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Understanding Lancelot

When I read Malory I suspend my disbelief. This is legend, epic, and the stuff of dreams, visions and desires. I see ladies throwing themselves at Lancelot, knowing he is chaste but nonetheless risking their lives and reputations to let him out of the dungeon, or give him healing, or hide him, or slip him his armor, or die of desire and sail downriver in a boat. Or the normally sensible knights obeying the queen's whim, to drop everything and go search of Lancelot; or worse yet, to obey all women! Or the absolutely idiotic way that Lancelot and Guenever are towards each other. And even with the suspension of disbelief I wonder "What is wrong with these people?"

Well, here is part of it. We need to understand the succession of Arthurian stories and story tellers.

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Origins of the Superhero

The Arthurian legends came together from several once-independent story pools that were reinterpreted and woven together by Breton raconteurs to entertain the newly installed feudal lords of Normandy. As the Norman culture spread the stories of the raconteurs were retold by minstrels and written by clerks, and finally interpreted by troubadours. As the storytellers changed with the times, so did the stories get modified and reinterpreted.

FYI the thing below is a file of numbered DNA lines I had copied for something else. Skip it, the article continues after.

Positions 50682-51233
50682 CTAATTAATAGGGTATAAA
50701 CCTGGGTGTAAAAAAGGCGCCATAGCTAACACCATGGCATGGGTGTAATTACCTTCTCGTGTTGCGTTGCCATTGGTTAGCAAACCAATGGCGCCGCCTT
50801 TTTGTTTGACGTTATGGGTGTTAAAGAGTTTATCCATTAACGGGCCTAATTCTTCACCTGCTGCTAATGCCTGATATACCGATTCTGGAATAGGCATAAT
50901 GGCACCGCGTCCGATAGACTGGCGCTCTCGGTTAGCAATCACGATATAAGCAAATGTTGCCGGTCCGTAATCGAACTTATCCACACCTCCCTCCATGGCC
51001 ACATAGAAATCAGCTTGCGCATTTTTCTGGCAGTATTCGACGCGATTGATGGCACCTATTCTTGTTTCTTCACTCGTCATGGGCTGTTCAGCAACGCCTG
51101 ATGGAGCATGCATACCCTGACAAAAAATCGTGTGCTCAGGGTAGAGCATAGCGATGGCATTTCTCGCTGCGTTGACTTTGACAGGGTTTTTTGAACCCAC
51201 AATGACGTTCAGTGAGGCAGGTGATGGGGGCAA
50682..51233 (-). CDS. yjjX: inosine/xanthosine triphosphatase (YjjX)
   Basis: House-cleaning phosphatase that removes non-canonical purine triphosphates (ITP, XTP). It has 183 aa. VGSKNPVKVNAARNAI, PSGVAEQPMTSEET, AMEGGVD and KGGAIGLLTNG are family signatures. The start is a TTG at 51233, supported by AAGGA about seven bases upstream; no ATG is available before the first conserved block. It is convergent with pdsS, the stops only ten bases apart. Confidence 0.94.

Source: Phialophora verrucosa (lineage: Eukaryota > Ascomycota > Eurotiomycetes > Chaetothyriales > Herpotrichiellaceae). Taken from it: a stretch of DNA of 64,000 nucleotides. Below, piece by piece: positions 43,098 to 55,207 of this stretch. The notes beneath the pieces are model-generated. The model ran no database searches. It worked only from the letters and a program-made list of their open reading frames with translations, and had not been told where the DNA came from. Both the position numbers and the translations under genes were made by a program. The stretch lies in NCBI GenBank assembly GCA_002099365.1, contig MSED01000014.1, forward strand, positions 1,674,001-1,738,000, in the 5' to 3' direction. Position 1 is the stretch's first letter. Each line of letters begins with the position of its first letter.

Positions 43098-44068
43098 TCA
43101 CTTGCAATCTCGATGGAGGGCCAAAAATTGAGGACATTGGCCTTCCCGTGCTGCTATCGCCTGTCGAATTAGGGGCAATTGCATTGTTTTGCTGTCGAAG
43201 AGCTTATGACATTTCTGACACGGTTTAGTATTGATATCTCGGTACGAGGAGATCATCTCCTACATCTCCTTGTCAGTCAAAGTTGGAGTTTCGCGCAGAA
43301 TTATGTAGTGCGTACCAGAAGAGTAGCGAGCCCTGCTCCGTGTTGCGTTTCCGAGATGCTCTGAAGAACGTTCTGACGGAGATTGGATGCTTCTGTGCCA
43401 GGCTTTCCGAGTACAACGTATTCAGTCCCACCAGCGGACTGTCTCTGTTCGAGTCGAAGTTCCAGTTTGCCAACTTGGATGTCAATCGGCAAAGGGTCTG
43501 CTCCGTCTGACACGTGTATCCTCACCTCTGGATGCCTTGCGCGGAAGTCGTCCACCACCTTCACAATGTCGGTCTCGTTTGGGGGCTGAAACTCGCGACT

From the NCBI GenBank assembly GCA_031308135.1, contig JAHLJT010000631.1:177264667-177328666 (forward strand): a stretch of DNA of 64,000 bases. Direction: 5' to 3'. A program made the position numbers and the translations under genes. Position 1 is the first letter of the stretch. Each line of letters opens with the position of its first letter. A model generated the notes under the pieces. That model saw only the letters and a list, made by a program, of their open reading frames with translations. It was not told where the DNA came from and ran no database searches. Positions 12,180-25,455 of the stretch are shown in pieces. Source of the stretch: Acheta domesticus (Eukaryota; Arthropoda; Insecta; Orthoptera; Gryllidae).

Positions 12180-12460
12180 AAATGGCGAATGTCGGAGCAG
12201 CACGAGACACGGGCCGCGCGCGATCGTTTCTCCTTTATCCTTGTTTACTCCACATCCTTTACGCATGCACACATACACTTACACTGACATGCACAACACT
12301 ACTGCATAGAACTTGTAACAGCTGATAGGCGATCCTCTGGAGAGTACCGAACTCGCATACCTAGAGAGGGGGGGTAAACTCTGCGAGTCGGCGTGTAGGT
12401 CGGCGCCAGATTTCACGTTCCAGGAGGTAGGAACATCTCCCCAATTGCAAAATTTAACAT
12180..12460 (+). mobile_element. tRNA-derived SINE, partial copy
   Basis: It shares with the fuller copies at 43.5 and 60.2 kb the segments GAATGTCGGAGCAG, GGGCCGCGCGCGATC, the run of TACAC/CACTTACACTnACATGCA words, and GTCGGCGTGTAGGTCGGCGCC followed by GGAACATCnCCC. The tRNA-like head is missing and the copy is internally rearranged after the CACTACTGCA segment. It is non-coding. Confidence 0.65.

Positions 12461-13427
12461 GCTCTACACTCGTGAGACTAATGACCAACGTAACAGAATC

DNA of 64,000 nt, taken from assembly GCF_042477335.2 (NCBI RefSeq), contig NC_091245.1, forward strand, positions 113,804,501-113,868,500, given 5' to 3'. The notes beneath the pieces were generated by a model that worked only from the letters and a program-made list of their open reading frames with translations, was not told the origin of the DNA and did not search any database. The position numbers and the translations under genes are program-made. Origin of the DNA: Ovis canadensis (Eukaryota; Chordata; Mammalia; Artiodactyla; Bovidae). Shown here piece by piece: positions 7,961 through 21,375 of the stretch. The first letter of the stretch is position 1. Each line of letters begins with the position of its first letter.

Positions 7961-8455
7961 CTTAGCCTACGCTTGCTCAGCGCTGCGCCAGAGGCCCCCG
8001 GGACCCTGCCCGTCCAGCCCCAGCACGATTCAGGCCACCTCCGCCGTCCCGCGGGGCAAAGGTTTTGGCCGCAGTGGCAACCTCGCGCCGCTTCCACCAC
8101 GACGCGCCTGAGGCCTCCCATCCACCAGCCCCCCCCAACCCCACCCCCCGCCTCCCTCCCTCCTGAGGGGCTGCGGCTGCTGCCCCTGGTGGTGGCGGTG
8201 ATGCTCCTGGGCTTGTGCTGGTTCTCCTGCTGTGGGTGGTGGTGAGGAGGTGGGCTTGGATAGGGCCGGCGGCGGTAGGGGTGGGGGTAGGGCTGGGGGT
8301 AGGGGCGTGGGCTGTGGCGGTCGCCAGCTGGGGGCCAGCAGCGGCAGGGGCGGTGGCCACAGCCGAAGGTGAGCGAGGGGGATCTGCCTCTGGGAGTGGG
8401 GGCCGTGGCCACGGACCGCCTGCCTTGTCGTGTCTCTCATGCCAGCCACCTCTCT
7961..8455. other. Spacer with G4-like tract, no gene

At first the characters, along with plots and personalities, came from the old body of traditional British tales. Cymric heroes are there: Kei, and Arthur. And the old gods too, sort of. We don’t have much today about the ancient god Bran, but he must’ve had a lot said about him to appear in the Arthurian corpus as Bran, Brandegoris, Ban, Brennus, Brandiles, Bran the Blessed (both the Pagan and Christian versions), and so on.

Local characters got picked up too. That’s natural. One day your patroness says, “Tell us a story in the new fashion Gregory,” and I know she means new = Romance but I don’t really remember the story I heard from Provence, so I’ll just use a local guy.

“Yes, my lady. You have heard of Lanzlet, the hero under the lake yonder?” Like Bran, we don’t know much about Lancelot except a handful of old stories and lais that seem to come from the northeast of France, somewhere between Champagne and Metz maybe.